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I understand as a (GWT developer) that Ajax sites renders page dynamically, and for instance the site i made is single page and contained tabs to render "pages" like "home", "about us", "products", etc.

However those pages are usually incorporated with a hash (#) and that if I access say, http://example.com#HomePage or #Products it will would render the page and the contents "eventually"...

Now if I put my products page site on my crawlable static blog site for example: http://example.com#Products if I click through this site then my site will render the products eventually after some ajax calls.

However, if I check the "page source" of the site from the browser the page is still the same html "empty from ajax content"; is this the reason why ajax site can't be indexed? Search engines don't put the URL they crawl in a HTML unit so they can render the page and not just get the static page?

Anyway, I saw implementations to workaround this issue, to use a external "crawler" service as part of the ajax site, however is there no solution that does not require to setup such external service / server?

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closed as off topic by John Conde, Ishmael, acdcjunior, freejosh, Anand Shah May 29 '13 at 17:38

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Google has published a proposal in 2009 which explains how AJAX website could be created which can be indexed by their search spider, but I don't know if this was ever implemented: googlewebmastercentral.blogspot.de/2009/10/… – Philipp Mar 27 '13 at 13:44
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They did implement it. They're now pushing towards server-rendered content and pushState() (we're not there yet with GWT, but GWT is designed for apps, not sites) – Thomas Broyer Mar 27 '13 at 13:45
up vote 0 down vote accepted

First thing you should know is that crawlers don't execute javascript on the page, but there is a way to make page crawlable (to show crawler that your application use AJAX).

Example(google crawler):

You should first indicate to the crawler that your site supports the AJAX crawling scheme by adding special token to application AJAX links. After that, crawler will transform that URL and with transformed URL call your server. Server should return HTML snapshot (generated HTML) which represents the HTML content that is created when user in browser load page with AJAX. On the end you can use Fetch as Google tool to test what will google crawler receive when call your AJAX links. In depth explanation can be found here.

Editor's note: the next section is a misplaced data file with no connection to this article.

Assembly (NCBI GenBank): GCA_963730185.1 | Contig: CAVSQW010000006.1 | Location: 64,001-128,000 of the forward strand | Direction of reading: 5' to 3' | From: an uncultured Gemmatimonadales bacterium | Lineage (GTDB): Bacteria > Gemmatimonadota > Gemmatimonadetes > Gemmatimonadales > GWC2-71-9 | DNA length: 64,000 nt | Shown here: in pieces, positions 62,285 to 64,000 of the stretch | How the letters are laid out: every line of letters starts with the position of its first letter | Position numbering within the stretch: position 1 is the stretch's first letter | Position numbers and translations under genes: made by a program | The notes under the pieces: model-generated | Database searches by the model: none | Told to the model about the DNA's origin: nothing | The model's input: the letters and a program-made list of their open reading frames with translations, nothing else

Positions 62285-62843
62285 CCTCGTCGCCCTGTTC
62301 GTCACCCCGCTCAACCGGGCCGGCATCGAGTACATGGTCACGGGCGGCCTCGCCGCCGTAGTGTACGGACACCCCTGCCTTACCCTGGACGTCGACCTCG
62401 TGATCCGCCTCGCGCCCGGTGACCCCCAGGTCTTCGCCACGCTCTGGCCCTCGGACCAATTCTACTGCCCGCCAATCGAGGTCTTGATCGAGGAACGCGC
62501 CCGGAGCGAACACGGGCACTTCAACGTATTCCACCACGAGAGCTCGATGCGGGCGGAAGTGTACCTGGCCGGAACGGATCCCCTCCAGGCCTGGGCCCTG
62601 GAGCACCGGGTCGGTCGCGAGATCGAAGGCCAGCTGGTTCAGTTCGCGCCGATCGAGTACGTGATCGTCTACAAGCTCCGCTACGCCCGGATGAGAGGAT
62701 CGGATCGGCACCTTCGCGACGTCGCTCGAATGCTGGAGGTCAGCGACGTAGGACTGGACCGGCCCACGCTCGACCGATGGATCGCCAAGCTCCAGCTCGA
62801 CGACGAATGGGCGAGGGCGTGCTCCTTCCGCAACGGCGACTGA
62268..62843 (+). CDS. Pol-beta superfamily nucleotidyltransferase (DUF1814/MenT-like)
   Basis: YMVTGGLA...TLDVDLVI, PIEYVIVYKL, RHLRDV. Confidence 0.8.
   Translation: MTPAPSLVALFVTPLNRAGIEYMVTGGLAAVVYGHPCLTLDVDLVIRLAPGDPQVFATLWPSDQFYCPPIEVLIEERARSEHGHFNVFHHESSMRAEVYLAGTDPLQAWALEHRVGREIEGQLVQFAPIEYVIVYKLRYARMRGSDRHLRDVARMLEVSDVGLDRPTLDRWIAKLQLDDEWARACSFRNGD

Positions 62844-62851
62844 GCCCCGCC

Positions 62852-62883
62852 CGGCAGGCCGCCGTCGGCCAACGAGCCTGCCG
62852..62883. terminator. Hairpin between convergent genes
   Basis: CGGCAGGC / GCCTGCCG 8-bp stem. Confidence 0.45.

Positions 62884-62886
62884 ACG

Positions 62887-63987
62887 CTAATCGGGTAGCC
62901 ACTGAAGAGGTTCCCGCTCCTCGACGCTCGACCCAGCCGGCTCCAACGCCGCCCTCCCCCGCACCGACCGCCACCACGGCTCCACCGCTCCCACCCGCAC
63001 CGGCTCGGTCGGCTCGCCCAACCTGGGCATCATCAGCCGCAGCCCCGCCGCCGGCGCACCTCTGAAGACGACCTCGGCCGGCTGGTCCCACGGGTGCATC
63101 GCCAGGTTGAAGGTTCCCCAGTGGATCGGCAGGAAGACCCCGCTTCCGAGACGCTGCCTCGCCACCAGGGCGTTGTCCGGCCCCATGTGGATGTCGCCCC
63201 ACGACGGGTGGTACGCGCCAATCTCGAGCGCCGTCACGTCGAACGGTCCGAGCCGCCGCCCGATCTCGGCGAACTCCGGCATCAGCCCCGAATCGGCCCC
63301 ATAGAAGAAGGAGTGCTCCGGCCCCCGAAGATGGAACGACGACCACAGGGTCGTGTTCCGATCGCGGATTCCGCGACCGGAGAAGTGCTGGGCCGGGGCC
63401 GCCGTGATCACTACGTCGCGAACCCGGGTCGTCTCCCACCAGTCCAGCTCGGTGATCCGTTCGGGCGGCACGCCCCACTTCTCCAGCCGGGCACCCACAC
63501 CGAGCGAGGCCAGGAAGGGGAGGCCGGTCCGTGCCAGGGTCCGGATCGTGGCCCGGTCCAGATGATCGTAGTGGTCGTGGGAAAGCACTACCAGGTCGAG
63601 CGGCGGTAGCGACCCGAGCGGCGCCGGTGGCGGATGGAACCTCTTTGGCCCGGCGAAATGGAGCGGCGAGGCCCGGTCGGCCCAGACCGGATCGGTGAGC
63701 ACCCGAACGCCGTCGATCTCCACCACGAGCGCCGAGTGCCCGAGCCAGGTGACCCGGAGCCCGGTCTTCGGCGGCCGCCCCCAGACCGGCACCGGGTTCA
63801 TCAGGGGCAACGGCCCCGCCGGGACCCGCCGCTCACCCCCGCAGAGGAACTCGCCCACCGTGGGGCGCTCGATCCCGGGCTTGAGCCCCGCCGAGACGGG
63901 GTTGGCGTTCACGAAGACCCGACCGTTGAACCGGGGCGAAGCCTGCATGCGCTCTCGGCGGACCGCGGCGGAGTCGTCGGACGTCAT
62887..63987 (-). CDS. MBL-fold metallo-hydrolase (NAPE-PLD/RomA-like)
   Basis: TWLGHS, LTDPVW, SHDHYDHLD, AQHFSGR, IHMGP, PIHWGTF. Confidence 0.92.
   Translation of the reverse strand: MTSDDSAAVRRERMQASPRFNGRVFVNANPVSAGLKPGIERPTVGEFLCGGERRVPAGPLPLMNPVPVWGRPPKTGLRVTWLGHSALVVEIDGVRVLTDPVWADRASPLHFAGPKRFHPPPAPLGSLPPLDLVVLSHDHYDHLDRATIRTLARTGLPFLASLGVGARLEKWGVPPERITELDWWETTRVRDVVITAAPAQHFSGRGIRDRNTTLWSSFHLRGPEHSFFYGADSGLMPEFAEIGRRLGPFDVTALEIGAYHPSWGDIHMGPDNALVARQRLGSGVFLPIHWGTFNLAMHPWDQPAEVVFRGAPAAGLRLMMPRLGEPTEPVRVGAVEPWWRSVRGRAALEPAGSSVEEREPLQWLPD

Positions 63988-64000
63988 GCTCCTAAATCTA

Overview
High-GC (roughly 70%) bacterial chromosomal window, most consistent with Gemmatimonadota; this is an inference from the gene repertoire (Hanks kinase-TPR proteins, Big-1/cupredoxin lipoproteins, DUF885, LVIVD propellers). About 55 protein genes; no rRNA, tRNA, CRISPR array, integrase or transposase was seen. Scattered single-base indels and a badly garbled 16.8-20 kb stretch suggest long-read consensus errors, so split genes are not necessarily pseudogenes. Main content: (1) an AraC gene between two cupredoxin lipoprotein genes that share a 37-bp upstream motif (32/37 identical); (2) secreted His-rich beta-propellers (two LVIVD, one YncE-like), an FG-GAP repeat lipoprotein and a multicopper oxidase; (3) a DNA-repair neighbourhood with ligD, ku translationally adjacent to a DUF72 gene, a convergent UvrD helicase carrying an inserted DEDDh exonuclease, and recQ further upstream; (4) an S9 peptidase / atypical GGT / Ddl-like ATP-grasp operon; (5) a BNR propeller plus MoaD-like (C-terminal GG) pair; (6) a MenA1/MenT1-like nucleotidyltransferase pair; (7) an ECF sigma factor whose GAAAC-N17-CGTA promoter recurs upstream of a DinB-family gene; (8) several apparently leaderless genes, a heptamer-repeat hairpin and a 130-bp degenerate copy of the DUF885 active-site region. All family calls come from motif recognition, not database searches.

I don't work with GWT but maybe you can some specific solution here.

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Hello pedjaradenkovic. Please note that link-only answers are discouraged on stackoverflow because they can easily fall victim to link rot. Linking to your source when you make a statement is appreciated, but please always write at least a synopsis of the link content. – Philipp Mar 27 '13 at 13:52
    
    
Please note that the advice given in the first link (to Google) has significant drawbacks. – Quentin Mar 27 '13 at 13:58
    
@Philipp Thank you for suggest. I will pay more attention next time. – pedjaradenkovic Mar 27 '13 at 14:04
    
@pedjaradenkovic note that you can still edit your answer. Your links have useful content, when you edit your answer and describe what they suggest with your own words, I will consider to upvote your answer. – Philipp Mar 27 '13 at 14:14

However, if I check the "page source" of the site from the browser the page is still the same html "empty from ajax content"; is this the reason why ajax site can't be indexed? Search engines don't put the URL they crawl in a HTML unit so they can render the page and not just get the static page?

Yes, sites that depend on Ajax to pull in content are depending on JavaScript to pull in content and search engine indexing bots do not (in general) execute JavaScript since:

  • It requires much more CPU/RAM to do so
  • It is very hard to determine what interactions will pull in new content and which will do other things

Anyway, I saw implementations to workaround this issue, to use a external "crawler" service as part of the ajax site, however is there no solution that does not require to setup such external service / server?

Don't depend on JavaScript in the first place. Build a site that works with regular links. Layer JavaScript on top if you want to. Use pushState and friends to update the address bar with the real URL when new content is pulled in.

In short, follow the principles of Progressive Enhancement and Unobtrusive JavaScript

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